Generational perspectives on international disorder

Reuters/Yannis Behrakis

Every generation thinks it’s special. My generation – ageing baby boomers – suffers from this affliction more than most. But Generation Z may be about to give us a run for our money. They may actually have a point, too. Looking around the world it’s hard not to conclude that there really is something different and distinctive about the present moment. Unfortunately, it’s not a cause for celebration.

One thing that distinguished the boomers was a general sense of optimism about the possibility of transforming the world. In part, no doubt, this was a function of their sense of uniqueness, even self-importance, but it is also true that there was something very different about the post-war era and the rapidity of social change. Paradoxically, and driving this to some extent, was the ever-present possibility that we might all be blown to pieces at any moment.

By contrast, a defining feature of the current moment is that nuclear war is no longer considered likely. Even the possibility of an accidental nuclear conflict seems remote and inconceivable. And yet in a further irony, as the spectre of a nuclear holocaust has receded into the geopolitical distance, other more immediate problems have replaced it.

The cast list here is many and varied. Despite the fact that the boomers “discovered” the environment they weren’t able to slow its continuing deterioration. Consequently, Generation Z faces even bigger problems with no obvious means of addressing them. The environment has become widely recognised as a security issue in it own right.

Even more “traditional” security threats have become more problematic than they were. Not only is there the possibility of an old-fashioned military conflict in the South China Sea, for example, but the Middle East remains a site of growing great power contestation. Whether any country will be able to carve out anything as coherent as an equally anachronistic “sphere of influence” is another question.

One contributing factor to this instability is a major “structural” change in the international system itself. The rise of China and the relative decline of the US have profoundly changed the only international order the boomers have ever known. Some of them – especially in the US and Australia – are plainly having difficulty getting their heads around what this means.

Realists would claim it was ever thus: the rise and fall of even the greatest powers is the very stuff of international politics. Hard as it may be for many to accept, the US really is a country like any other and there is nothing inevitable, much less God-given, about the durability of its dominance.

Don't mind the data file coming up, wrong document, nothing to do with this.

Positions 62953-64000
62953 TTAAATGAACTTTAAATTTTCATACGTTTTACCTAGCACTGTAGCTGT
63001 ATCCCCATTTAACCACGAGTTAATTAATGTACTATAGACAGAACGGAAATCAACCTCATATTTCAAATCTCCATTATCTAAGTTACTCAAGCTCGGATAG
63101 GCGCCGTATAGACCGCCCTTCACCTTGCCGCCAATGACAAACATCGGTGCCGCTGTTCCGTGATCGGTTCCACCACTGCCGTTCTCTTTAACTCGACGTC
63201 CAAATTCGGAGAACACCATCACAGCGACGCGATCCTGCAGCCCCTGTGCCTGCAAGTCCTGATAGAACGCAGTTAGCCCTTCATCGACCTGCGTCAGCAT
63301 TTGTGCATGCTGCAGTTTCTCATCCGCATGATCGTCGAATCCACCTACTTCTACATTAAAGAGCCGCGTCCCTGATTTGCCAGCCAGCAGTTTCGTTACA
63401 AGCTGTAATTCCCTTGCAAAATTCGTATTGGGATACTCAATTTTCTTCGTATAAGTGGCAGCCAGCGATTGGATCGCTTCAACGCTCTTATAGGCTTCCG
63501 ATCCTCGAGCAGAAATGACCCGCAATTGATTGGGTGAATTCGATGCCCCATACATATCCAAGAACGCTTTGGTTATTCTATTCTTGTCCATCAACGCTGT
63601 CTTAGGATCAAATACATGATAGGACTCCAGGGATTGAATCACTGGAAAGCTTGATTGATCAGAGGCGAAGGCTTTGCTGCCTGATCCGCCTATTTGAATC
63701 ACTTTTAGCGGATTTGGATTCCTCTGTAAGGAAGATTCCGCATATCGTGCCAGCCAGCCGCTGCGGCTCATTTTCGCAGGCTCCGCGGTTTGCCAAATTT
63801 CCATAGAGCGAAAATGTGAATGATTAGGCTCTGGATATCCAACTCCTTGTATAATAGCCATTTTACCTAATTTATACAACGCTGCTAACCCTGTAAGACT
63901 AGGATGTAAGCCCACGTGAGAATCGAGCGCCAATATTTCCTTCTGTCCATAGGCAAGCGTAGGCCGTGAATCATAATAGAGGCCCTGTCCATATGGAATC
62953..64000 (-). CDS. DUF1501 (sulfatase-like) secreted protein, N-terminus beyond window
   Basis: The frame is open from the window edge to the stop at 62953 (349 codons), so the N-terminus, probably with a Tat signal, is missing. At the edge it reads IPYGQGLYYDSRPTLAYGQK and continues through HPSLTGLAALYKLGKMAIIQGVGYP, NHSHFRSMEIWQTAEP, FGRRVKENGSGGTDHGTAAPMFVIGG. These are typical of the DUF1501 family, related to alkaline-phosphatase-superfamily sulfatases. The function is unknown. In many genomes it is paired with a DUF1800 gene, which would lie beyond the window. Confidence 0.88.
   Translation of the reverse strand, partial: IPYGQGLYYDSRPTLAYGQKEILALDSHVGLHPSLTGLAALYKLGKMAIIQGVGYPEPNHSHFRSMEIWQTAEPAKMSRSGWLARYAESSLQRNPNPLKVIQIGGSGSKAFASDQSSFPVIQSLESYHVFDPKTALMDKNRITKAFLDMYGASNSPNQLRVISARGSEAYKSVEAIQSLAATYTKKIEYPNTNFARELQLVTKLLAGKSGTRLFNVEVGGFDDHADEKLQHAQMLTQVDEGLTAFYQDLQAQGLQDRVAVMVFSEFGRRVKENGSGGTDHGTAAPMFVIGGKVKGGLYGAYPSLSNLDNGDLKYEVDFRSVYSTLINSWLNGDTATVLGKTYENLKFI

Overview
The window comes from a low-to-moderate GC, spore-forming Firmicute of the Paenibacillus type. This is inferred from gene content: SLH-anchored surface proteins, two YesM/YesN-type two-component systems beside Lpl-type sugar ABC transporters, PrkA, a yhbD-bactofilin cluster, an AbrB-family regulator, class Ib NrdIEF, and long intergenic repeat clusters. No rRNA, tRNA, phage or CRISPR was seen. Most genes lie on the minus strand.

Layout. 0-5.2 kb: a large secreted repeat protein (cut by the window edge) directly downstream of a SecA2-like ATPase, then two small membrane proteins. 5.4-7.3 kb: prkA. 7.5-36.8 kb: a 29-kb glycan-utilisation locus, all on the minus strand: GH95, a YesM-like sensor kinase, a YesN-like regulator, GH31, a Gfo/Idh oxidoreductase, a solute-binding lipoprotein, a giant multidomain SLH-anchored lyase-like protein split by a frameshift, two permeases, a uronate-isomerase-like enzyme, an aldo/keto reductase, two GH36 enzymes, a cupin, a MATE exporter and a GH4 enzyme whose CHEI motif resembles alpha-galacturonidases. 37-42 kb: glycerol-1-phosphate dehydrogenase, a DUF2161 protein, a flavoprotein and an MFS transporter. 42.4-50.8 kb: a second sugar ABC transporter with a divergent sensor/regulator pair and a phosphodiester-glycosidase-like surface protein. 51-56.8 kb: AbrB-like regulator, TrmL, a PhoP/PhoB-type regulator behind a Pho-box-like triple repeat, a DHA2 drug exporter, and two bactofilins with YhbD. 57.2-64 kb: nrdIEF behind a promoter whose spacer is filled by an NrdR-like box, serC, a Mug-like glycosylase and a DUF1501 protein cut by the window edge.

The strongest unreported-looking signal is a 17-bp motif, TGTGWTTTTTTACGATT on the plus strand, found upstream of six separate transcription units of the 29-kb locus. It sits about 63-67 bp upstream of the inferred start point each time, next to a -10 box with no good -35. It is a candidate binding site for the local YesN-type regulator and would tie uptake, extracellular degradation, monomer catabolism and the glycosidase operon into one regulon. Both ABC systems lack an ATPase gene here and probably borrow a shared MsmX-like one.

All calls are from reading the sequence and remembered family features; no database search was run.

And yet American decline is happening in unprecedented historical circumstances. On the one hand, weapons systems are still capable of reducing the world to rubble in ever more efficient fashion. On the other, the international system is connected with an unparalleled immediacy and depth.

Even if China wanted to forcibly replace the US as the hegemonic power of the era it is not clear that it could so without risking its own annihilation or the destruction of the global economy upon which its ruling elites have come to depend so heavily for personal enrichment and systemic legitimacy.

But before Generation Z celebrates the possibly pacifying impact of economic interdependence, we need to admit the possibility that conflict is becoming more pervasive, albeit at lower levels. Once upon a time such conflicts could be safely ignored. No longer. Some of the most privileged European members of Generation Z are finding that the consequences of conflict are quite literally washing up on their own shores.

Many young Europeans have been in the vanguard of encouraging a humanitarian response to the unprecedented migrant inflow that threatens to overwhelm Europe’s collective capacity to respond. The idea of a collective and effective European response to anything is increasingly in doubt.

What impact will this have on Europe’s young? Already disproportionately affected by rising unemployment and saddled with the burden of paying for a rapidly ageing population, they have every reason to feel hard done-by. At least their grandparents were able to maintain the fantasy that they were going to change the world for the better.

Perhaps the defining feature of the contemporary era is that so many credible observers are so pessimistic about the chances of resolving any of the world’s current challenges. Even if the long-drawn-out economic downturn proves cyclical, business-as-usual will contribute to climate change – the other defining problem of the times.

Likewise, it’s hard to imagine the Middle East becoming an oasis of tolerance and prosperity in my lifetime or anyone else’s for that matter.

No doubt some readers will think it’s bad form to be pessimistic in a public forum. Perhaps so. But what are we supposed to do under the circumstances? Dissemble? Gild the lily? I think not. One thing young people have always been good at is spotting an old fraud, even a well-intentioned one.